When new projects come to the RCT with a detailed disclosure, a more formal review process by the RCT starts. There is an initial review of whether the potential intellectual property is covered by a contract with a company and/or whether the university has any IP or commercialisation obligations to other research funders. Any such obligations are included within the decision and reviews by the RCT. At weekly RCT meetings, projects reaching a review date and newly disclosed projects are discussed. RCT/UoB files patents only where patents are expected to generate a significant commercial value and/or where protection is necessary for commercialisation of a final product or service. The RCT reviews projects at 6, 10, 18, 24 and 36 months following disclosure or patent filing to maintain momentum towards commercialisation. If a project has been deemed not to have commercial potential and no further activity is warranted, then the project will be closed. Most decisions within the process are delegated by the university (within a set budget) to the RCT so that decisions can be made quickly, facilitating a timely process. When a project is closed or a decision is made not to patent, the RC manager discusses the decision with the lead academic to explain the reasons; reasons can be: ‘no commercial interest’, ‘no money for investment’, ‘not strong patent’, ‘already published/prior art’, etc. In the patent process, key decisions are required 12 and 30 months after a patent is filed. Ahead of patent filing and at these decision points, the RC manager will make a business case to the team, justifying the patent expense in the light of the addressable market, if he/she wishes to proceed to the next step in the patent process. This process was initiated because the costs of patenting can be high; for example UoB can pay up to £8 thousand for the drafting and filing of a new patent application. If they elect to progress the patent through international (PCT) phase 12 months after filing, this usually costs £6–8 thousand per filing. The RCT is unlikely to agree to progress to National/Regional phase without an identified commercial partner. Specifically, UoB would not normally prosecute outside of Europe and US unless the costs of this were being met by commercial partners.

The university is very concerned with understanding and addressing real market need. In this space there are two types of ‘market’. One is the market for the ultimate use of the innovation. The other is the intermediate market of commercial organisations which the university may partner with. Such an organisation normally has a deeper understanding of and expertise in the ultimate market, and can bring their own skills and resources to develop and/or improve the product or service. It is always a challenge to find appropriate organisations which the university may partner with. Despite the number of connections with companies, UoB has relating to collaborative research it can be difficult to identify the right company and the right person within that company for a specific licensing project. The RC staff uses a range of methods to find potential licensee companies, including web searches and their own and the academic’s personal networks.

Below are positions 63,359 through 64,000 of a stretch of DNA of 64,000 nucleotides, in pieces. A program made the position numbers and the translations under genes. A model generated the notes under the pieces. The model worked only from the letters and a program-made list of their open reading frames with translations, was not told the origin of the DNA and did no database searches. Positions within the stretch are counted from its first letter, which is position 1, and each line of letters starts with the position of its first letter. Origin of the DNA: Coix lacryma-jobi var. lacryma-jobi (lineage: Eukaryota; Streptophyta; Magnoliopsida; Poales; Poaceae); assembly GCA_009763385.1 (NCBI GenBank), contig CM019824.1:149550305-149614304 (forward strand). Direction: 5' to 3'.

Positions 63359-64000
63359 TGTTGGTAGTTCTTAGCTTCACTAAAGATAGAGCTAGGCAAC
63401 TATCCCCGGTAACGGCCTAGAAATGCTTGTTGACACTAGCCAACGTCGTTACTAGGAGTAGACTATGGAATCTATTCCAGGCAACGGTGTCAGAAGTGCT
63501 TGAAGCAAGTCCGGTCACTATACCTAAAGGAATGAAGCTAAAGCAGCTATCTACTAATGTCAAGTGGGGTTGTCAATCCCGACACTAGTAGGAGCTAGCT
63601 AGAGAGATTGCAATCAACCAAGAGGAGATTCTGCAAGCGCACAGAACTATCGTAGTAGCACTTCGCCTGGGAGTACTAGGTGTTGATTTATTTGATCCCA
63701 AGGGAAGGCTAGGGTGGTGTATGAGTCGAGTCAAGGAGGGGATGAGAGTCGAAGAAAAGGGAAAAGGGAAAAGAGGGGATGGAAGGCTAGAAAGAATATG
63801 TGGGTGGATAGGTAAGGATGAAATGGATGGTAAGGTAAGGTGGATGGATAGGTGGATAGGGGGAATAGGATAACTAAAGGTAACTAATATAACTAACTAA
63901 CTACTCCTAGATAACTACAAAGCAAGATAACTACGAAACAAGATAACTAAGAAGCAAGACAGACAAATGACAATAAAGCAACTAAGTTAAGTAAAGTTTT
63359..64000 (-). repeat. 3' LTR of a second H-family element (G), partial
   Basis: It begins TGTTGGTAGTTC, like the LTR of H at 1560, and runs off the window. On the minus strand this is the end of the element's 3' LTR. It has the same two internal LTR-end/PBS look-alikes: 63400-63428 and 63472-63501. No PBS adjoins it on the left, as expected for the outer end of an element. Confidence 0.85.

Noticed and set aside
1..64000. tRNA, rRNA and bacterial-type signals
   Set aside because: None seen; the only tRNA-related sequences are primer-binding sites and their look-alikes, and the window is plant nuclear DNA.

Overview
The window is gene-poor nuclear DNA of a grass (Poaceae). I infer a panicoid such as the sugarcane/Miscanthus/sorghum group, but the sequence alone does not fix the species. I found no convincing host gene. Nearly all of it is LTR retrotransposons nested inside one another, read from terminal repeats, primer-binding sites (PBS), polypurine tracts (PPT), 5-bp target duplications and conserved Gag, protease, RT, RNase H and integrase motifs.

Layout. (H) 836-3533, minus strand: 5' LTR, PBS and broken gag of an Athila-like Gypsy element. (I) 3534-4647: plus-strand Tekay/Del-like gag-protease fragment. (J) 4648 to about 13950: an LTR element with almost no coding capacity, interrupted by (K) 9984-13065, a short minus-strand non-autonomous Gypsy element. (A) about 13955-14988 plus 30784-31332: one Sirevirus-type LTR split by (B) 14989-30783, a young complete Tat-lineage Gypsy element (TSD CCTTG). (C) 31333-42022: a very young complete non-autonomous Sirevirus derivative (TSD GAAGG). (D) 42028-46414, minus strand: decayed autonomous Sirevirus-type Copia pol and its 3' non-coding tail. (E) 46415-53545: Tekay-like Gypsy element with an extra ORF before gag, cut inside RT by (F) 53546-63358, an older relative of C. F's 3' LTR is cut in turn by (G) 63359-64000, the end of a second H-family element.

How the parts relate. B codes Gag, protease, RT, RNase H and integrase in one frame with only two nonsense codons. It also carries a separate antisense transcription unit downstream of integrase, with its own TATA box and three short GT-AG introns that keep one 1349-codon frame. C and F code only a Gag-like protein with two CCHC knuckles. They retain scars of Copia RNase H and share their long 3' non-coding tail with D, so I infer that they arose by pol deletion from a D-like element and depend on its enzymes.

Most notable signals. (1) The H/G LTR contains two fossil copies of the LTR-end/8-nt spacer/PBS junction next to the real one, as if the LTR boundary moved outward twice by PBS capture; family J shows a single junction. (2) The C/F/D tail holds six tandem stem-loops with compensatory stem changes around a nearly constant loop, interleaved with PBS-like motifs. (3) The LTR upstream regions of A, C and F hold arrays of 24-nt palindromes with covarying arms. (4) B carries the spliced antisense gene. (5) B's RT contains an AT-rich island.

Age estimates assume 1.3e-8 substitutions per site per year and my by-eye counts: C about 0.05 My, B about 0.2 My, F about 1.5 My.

An alternative route to market for new inventions and innovations may be the creation of a spin-off company. A company structure has to be created, investment procured, a management team formed, and many other matters attended to. The RCT sets up spin-off companies as new businesses, and has helped establish 26 new companies, as at September of 2014. Support for new companies is offered via the SETsquared incubator which provides close mentoring, introduction to investors and training as well as the more traditional desk and meeting space.

When an invention is commercialised, any financial return (or equity in the case of a spin-off) is shared between the inventor(s), the school and the central university according to the University of Bristol revenue sharing scheme ( The scheme aims to incentivise and reward the individuals concerned, the host department/school and the university centrally. In order to incentivise academic involvement in technology transfer, the first call on income is a payment to the individual(s) involved of up to £4 thousand (about ¥720 thousand). The next call on gross income is the recovery of all outgoings by UoB, for example patent and legal costs, thus reducing the gross income to a net sum. The net sum, up to £15 thousand (about ¥2700 thousand), is then distributed: 70 % to the individual(s), 15 % to each of the host department/school and the university. Net income from £15 thousand to £75 thousand (about ¥2.7 million to ¥13.5 million) is distributed 50 % to the individual(s), and 25 % to each of the host department/school and the university. Net income over £75 thousand (about ¥13.5 million) is distributed one-third to each of; the individual(s), the host department/school and the university.